Figure 1: (a) Anterior part of the male worm, BC-Buccal capsule, E-Oesophagus. (b) Male worm, coiled tail with S-Spicules, P-Papillae. (c) Female worm, vaginal opening, VO: Vaginal opening. (d) Female worm, anal opening, AO: Anal opening. (e) Male worm coiled tail, magnified view, spicules and papillae. (f) Female worm, anal opening. (g) Female worm (eggs). (h) Cuticular striations. (i) Cuticular striation, magnifi ed

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 ~ Discussion Top

Two species of Thelazia namely T. callipaeda and Thelazia californiensis are responsible for human infection. T. callipaeda is distributed mainly in Asian countries such as China, Japan, Korea, India and Russia while T. californiensis is mainly confined to the United States. [6],[7] We did microscopic observation of worms for morphological characters like presence of cuticular striations on the body, position of the VO in the anterior part of the female worms above to the oesophagus and intestine junction point, presence of caudal papillae in pairs (though exact numbers could not be ascertained) and presence of prominent spicules in the male worms. Comparison of morphological characters of worms with published literature strongly suggests that the worm is T. callipaeda. [8] Studies done on thelaziasis in Italy, China and Korea have shown the medical and zoonotic importance of this parasite and detailed prevalence and transmission study further ascertained its importance with regards to human and animal health. [9],[10] The infant's family keeps a dog as a pet that lives In close contact of the family members. Hence, there is a possibility of transmission of Thelazia infection from dog to the infant. Though India reports seven human cases of thelaziasis, [11],[12] no study pertaining to the transmission dynamics of T. callipaeda is available. North-eastern part of India possess tropical climate with hilly terrain and longer monsoon period, which is conducive for vector borne diseases. The presence of this zoonotic infection in northeastern region suggests its importance concerning human and animal health. Further, of the seven human cases reported from India, four are from north-eastern region. Therefore, a detailed epidemiological study on this parasite is needed to shed some more light on the present status of this infection in the northeastern part of India.

 ~ Acknowledgement Top

The authors acknowledge the support and help of the parent of the subject who has taken pains during the investigation and follow-up of the case.

 ~ References Top

1.Shen J, Gasser RB, Chu D, Wang Z, Yuan X, Cantacessi C, et al. Human thelaziosis - A neglected parasitic disease of the eye. J Parasitol 2006;92:872-5.  Back to cited text no. 1
2.Otranto D, Traversa D. Thelazia eyeworm: An original endo- and ecto-parasitic nematode. Trends Parasitol 2005;21:1-4.  Back to cited text no. 2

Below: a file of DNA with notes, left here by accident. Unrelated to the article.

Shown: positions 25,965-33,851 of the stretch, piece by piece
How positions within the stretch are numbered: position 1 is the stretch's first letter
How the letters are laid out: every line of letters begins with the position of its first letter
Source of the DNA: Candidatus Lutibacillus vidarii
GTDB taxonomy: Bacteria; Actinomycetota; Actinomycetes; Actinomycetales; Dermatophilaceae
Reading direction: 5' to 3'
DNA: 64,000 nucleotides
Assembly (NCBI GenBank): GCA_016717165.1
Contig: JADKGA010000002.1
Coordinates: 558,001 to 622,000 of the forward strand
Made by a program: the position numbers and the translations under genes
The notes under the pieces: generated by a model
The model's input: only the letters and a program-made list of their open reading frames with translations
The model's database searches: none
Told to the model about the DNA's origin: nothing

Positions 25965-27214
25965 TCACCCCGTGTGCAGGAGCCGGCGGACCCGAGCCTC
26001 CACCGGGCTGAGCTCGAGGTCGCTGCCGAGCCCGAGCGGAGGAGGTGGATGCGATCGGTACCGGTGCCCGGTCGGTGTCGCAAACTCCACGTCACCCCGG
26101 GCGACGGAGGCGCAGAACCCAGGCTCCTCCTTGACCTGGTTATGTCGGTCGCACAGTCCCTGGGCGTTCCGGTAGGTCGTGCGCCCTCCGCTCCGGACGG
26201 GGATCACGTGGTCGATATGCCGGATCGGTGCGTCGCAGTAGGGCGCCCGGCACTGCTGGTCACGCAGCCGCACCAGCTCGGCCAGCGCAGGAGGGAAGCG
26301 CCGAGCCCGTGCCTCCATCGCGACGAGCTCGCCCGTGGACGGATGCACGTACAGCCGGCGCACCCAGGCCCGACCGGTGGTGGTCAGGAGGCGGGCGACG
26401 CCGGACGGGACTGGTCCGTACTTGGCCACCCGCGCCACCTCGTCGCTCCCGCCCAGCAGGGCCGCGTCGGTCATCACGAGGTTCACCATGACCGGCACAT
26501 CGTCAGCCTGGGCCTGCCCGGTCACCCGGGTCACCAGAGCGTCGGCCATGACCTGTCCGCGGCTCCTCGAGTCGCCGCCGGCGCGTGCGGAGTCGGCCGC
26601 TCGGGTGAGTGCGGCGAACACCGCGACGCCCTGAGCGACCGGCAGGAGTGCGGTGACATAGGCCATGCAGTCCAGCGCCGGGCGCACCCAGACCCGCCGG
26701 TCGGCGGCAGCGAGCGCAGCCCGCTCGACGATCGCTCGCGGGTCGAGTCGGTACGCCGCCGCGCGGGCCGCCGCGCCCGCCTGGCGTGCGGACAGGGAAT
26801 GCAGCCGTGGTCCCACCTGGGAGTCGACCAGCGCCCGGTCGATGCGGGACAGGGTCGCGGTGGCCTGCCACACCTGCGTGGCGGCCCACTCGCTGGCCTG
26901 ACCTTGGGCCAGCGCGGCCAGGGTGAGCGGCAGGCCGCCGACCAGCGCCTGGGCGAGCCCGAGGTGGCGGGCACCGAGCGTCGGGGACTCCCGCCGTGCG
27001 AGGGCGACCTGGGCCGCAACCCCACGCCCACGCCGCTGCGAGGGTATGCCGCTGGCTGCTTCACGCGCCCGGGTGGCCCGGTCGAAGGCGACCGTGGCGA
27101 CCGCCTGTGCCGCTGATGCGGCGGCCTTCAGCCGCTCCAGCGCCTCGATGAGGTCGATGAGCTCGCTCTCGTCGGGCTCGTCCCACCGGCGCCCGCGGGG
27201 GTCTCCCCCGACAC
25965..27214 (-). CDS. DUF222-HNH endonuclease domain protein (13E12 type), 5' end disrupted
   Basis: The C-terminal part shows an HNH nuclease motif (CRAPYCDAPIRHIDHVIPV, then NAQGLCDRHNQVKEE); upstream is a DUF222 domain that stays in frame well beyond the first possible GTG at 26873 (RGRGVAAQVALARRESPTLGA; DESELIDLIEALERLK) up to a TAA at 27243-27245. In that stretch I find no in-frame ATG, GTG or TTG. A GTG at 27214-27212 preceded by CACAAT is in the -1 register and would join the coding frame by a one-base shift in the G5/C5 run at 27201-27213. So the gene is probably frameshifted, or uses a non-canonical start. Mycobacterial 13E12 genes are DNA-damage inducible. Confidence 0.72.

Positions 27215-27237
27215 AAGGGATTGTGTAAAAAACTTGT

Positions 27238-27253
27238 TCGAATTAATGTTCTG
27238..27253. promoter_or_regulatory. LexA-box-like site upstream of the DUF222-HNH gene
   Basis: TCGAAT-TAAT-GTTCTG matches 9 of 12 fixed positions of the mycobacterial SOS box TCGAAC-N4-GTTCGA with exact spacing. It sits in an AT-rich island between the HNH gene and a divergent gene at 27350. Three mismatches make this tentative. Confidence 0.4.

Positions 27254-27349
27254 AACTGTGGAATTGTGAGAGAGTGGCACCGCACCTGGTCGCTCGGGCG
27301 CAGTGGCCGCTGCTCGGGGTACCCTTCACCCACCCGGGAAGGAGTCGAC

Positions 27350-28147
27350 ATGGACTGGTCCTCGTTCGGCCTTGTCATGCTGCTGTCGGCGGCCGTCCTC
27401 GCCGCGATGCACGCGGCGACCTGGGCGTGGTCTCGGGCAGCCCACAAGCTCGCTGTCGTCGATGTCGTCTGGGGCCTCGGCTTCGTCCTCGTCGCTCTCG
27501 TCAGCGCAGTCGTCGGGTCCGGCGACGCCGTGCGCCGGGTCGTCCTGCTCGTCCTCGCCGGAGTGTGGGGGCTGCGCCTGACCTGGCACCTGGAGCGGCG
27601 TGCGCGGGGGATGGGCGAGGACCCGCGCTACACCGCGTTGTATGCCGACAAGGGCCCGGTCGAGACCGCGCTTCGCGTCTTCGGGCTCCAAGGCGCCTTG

3.Kirschner BI, Dunn JP, Ostler HB. Conjunctivitis caused by Thelazia californiensis. Am J Ophthalmol 1990;110:573-4.  Back to cited text no. 3
4.Otranto D, Brianti E, Cantacessi C, Lia RP, Máca J. The zoophilic fruitfly Phortica variegata: Morphology, ecology and biological niche. Med Vet Entomol 2006;20:358-64.  Back to cited text no. 4
5.Otranto D, Lia RP, Cantacessi C, Testini G, Troccoli A, Shen JL, et al. Nematode biology and larval development of Thelazia callipaeda (Spirurida, Thelaziidae) in the drosophilid intermediate host in Europe and China. Parasitology 2005;131:847-55.  Back to cited text no. 5
6.Sohn WM, Na BK, Yoo JM. Two cases of human Thelaziasis and brief review of Korean cases. Korean J Parasitol 2011;49:265-71.  Back to cited text no. 6
7.Yang YJ, Liag TH, Lin SH, Chen HC, Lai SC. Human Thelaziasis occurrence in Taiwan. Clin Exp Optom 2006;89:40-4.  Back to cited text no. 7
8.Hong ST, Lee SH, Kim SI. A human case of Thelazia callipaeda infection with reference to its internal structures. Kisaengchunghak Chapchi 1988;26:137-40.  Back to cited text no. 8
9.Otranto D, Dutto M. Human Thelaziasis, Europe. Emerg Infect Dis 2008;14:647-9.  Back to cited text no. 9
10.Otranto D, Cantacessi C, Testini G, Lia RP. Phortica variegata as an intermediate host of Thelazia callipaeda under natural conditions: Evidence for pathogen transmission by a male arthropod vector. Int J Parasitol 2006;36:1167-73.  Back to cited text no. 10
11.Nath R, Narain K, Saikia L, Pujari BS, Thakuria B, Mahanta J. Ocular thelaziasis in Assam: A report of two cases. Indian J Pathol Microbiol 2008;51:146-8.  Back to cited text no. 11
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12.Khan AM. Human thelaziasis in India. Indian J Med Microbiol 2007;25:72.  Back to cited text no. 12